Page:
The success of all risk mitigation processes correlates directly with level of understanding, completeness and accuracy of all data related to that risk or threat. With that thought in mind our staff would like to turn your attention to the topic of data breaches — a topic we are sure that many information security, network security compliance, cybersecurity and privacy rights team members in your organizations find to be an elusive and yet ongoing threat to their organization.

The results from a recent study entitled, “The Leaking Vault: Five Years of Data Breaches”, should be an interesting and valuable additional reference document for the libraries of those team members referenced above….

This information was first observed in an article written by M.E. Kabay and posted on the NetWorkworld website.  The article addresses the referenced study report authored by Suzanne Widup, a MSIA graduate from Norwich University.  The study was sponsored by the Digital Forensics Association.

In its executive summary part of the study’s findings, the following highlights and recommendations are mentioned:

  1.  The Leaking Vault study presents data on 2,807 data breach incidents – and is the largest study of its kind.
  2. The study covers breaches from 2005 through 2009 and includes over 721.9 million known records disclosed.
  3. The Laptop vector in the study was the leader for loss incidents, with 49% of all breaches, but the loss leaders was the Hack vector with 327 million records, or 45% of all records disclosed.
  4. When an incident involved Insiders, it was more than twice as likely to have been an accident.
  5. Third party partners facilitated the disclosure of over 111 million records.
  6. Social Security Numbers (SSN’s) are the most frequent data element reported.
  7. Only 27% of the cases lost Customer credit card data – yet, in only 60% of cases was credit card monitoring offered to these victims.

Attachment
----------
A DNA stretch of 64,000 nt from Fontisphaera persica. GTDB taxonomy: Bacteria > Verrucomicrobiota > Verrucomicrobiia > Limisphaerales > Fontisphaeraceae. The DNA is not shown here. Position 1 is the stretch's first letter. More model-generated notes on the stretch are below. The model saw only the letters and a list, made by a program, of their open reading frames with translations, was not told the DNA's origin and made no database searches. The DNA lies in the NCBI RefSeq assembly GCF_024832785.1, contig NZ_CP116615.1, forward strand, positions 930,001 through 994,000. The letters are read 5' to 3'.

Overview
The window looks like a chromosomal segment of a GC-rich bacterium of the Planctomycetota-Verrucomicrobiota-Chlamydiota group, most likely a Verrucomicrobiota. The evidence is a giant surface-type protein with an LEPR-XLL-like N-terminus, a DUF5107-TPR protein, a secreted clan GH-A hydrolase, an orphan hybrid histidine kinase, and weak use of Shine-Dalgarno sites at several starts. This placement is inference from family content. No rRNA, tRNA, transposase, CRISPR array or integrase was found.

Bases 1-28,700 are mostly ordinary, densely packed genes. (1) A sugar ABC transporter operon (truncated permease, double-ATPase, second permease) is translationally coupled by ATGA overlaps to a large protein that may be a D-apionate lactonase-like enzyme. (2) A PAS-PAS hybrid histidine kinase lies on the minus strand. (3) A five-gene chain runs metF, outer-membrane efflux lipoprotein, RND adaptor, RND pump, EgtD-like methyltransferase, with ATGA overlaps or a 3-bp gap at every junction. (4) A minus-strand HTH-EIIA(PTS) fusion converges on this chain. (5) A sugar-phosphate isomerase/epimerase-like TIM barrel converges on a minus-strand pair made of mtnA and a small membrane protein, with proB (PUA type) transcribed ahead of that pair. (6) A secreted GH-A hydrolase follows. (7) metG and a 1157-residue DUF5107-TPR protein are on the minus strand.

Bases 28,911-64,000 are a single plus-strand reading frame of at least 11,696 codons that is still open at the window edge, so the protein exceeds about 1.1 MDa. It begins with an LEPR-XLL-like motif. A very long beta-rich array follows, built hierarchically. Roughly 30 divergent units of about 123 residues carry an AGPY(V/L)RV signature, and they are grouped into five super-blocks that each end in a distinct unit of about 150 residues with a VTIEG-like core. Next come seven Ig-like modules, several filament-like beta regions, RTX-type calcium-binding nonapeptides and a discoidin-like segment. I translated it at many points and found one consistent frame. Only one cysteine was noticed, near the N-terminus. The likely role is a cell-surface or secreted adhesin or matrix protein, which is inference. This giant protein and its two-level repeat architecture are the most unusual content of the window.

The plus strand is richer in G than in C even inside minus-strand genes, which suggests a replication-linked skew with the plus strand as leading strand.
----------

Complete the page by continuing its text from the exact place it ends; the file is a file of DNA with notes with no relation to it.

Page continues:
8. Using figures from the recent Cost of a Data Breach study, a figure of U.S. $139 billion dollars was calculated as the estimated cost over the five years of the study – this includes only the cost suffered by the disclosing organizations, not the downstream/upstream costs nor the costs to the data subjects in time spent trying to repair their records.
  9. Organizations should ensure that their data lifecycle is managed end-to-end whether the data is on paper or in electronic form.
  10. Organizations that rely on the login password to keep the data safe on a laptop that has been lost or stolen are operating under an inaccurate risk assumption.
  11. Security requirements for third-party partners must be included in contracts from the beginning.
  12. Internet-facing systems should be scanned regularly for both the presence of sensitive data that should not be stored there, and for code vulnerabilities that put data at risk.

Hopefully, this information should assist the risk mitigation efforts by your organization against this ever present threat.

Click here to read Suzanne Widup’s full study report.

If applicable, please pass this information along to those risk management, business continuity and PS-Prep risk mitigation team members in your organization.

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